Among steps the government is considering are abolishing taxes on overtime, speeding up tax cuts and an end-of-year bonus for low-income workers. Finance Minister Bruno Le Maire said Monday the government could delay some payroll taxes, but expressed resistance to restoring the wealth tax or lowering taxes for retirees, among protesters’ demands. He stressed that the measures should focus on helping the working classes.

“We are ready to make any gesture” that works, he said on RTL radio. “What is important now is to put an end to the crisis and find peace and unity in the country again.”

Fallout from the protests so far could cost France 0.1 per cent of gross domestic product in the last quarter of the year, Le Maire warned. “That means fewer jobs, it means less prosperity for the whole country,” he said.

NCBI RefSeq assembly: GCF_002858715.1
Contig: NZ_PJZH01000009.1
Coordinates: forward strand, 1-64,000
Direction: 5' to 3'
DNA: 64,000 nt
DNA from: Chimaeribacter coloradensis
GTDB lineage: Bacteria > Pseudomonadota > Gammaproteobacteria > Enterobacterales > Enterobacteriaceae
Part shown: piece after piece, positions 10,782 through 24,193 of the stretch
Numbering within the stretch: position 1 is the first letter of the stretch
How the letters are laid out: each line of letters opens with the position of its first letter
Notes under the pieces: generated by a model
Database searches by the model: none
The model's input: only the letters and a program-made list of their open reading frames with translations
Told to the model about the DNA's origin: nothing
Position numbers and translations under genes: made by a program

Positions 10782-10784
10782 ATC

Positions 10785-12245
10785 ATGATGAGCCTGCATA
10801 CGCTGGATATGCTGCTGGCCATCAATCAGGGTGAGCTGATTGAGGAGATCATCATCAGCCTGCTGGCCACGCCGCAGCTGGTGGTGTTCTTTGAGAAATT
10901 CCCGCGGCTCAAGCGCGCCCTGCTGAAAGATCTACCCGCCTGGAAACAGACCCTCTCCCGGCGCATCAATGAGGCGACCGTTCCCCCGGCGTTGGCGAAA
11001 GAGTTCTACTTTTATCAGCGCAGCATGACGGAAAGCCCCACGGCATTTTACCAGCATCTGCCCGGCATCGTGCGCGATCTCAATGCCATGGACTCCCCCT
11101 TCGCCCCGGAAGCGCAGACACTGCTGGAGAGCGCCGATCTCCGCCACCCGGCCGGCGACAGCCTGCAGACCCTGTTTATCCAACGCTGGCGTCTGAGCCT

Read more: France bracing for more protests despite retreat on taxes

Read more: Eiffel Tower to be closed as Paris braces for more protests

The “yellow vest” protests began as a movement against a rise in fuel taxes that Macron eventually abandoned, but have mushroomed to include a plethora of sometimes contradictory demands — increasingly including Macron’s resignation.

“Macron is there for the rich, not for all the French,” 68-year-old retiree Jean-Pierre Meunuer said at Saturday’s protests in Paris.

Some members of the movement are already planning new action next Saturday, amid calls from police officers exhausted by four weekends of rioting for the payment of overtime work instead of bonuses.